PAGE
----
Hazards of Child Labour in India

  • Sunday, 12 Jun, 2022
  • 2096
Hazards of Child Labour in India-min

Just hearing the term "child" evokes a picture of someone who enjoys spending time with his or her family or peers and who may easily find enjoyment in doing so. Social and family environments have an enormous impact on the development of a child's mental and physical abilities. In the formative years of a child's life, academic success, physical exercise, and social connection in a safe setting may all contribute to his or her physical and mental well-being. After all, a prosperous future may be ensured by a happy childhood. To put it another way, "kid labour" is a sharp contrast to all the ideals of childhood. Essentially, it is a profession that robs children of their youth, impedes their ability to attend a regular school, and is unsafe or damaging to their mental, physical or social well-being. Despite the fact that it is unethical, this practice is widespread in the Indian industrial sector.

India has more child labourers than any other country on Earth.

It is common for youngsters in India to start working at a relatively early age. In many cases, children must work as early as possible in order to support their families. In some instances, parents even expect their offspring to carry on the family business.

According to the 2011 census, there were 10.2 million "economically engaged" children in India between the ages of five and 14 – 5.6 million males and 4.5 million girls – with 8 million working in rural regions and 2 million in urban areas. Children working in rural areas decreased from 11 million to 8 million during the 2001 and 2011 censuses, although the number working in urban areas increased from 1.3 million to 2 million. According to Action Aid India, one in every eleven youngsters in India works to support themselves. Child labour is on the rise in India due to a lack of education, poverty, and a lack of public awareness. According to specific experts, the expansion of child labour in our nation may be slowed by an inclusive education system and a strict rule forbidding this practice.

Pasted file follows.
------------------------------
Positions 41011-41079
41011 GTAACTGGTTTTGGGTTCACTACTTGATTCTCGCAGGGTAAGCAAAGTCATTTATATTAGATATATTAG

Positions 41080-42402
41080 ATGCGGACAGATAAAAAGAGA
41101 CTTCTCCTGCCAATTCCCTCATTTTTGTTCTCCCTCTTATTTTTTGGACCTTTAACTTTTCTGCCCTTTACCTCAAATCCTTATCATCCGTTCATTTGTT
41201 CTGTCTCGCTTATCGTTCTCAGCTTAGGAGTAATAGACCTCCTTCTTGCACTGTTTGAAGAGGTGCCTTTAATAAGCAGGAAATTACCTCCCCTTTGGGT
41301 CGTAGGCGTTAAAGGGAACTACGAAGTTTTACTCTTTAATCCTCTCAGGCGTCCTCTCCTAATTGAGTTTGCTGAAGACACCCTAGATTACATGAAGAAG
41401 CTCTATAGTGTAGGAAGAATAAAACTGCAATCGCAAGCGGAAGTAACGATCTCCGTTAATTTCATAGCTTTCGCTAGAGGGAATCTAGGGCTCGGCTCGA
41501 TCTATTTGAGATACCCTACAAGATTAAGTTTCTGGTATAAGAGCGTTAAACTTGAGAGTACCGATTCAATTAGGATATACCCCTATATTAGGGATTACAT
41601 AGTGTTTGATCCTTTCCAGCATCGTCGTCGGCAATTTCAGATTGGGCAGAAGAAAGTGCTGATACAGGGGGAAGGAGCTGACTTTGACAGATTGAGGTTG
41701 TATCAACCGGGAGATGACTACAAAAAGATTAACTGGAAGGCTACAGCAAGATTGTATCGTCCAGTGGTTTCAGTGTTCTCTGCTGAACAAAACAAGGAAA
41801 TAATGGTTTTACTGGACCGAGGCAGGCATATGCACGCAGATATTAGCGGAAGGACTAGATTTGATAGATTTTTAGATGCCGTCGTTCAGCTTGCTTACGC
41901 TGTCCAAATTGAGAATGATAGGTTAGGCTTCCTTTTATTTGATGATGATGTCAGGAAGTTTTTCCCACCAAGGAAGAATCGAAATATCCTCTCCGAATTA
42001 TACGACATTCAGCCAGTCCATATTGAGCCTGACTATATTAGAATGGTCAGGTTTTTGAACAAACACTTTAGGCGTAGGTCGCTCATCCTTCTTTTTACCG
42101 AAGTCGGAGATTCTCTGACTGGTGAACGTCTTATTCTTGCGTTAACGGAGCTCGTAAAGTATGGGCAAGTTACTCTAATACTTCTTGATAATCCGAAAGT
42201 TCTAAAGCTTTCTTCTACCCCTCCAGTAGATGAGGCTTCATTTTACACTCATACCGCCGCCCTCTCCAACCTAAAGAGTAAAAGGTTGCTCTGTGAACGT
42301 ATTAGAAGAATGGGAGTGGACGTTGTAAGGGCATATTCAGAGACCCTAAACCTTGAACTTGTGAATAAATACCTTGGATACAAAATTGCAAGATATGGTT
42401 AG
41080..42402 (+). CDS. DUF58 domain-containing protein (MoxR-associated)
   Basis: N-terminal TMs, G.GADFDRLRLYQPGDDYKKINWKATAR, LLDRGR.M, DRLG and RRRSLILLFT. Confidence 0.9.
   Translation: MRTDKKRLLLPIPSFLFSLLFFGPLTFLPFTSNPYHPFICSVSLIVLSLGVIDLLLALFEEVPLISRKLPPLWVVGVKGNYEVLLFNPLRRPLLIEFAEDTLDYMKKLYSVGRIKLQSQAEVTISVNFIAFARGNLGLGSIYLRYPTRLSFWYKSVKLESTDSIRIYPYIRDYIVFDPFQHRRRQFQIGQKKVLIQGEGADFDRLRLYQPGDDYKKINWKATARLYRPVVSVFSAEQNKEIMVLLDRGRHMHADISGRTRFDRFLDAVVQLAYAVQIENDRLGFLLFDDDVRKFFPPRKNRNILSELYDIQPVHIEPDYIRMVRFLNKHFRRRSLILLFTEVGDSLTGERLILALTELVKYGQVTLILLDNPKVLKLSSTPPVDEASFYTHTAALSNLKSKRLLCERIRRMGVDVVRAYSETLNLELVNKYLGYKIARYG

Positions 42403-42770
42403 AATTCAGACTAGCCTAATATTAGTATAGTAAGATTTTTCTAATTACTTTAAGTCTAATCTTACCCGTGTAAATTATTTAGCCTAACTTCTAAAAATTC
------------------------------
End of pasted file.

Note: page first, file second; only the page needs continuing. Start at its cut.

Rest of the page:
Child labour has always been a concern in India, and the country has always taken a proactive approach to solve it. All of India's constitutional and legislative provisions to eradicate child labour has always been in place. To ensure that all children have access to free and compulsory primary education, the Indian Constitution included essential measures in the Constitution.

Many youngsters begin working at an early age for economic reasons, but it also enables them to escape certain societal restrictions.

Indian Government policies on Child Labor in India

As a result, India's stance on child labour has developed throughout time. Laws on child labour in India are based on pragmatism and are in accordance with the 1979 International Labour Conference decision on the subject.

Child labour is prohibited in all factories, mines, and dangerous jobs under the age of 14, and the government regulates the working conditions of minors in all other jobs. This is the primary goal of the Child Labor (Prohibition and Regulation) Act of 1986.

India's child labour laws

The working circumstances of minors have been controlled in every employment that is not forbidden by the Child Labour (Prohibition Regulation) Act by a May 26, 1993 notice. The government has also forbidden hiring minors in occupations such as abattoirs/slaughter houses, printing, cashew nut descaling and processing, and soldering, after a preliminary notice issuance was done on October 5, 1993.

Some children work in industries, creating carpets and matches, while others live on plantations or stay at home and take care of the family.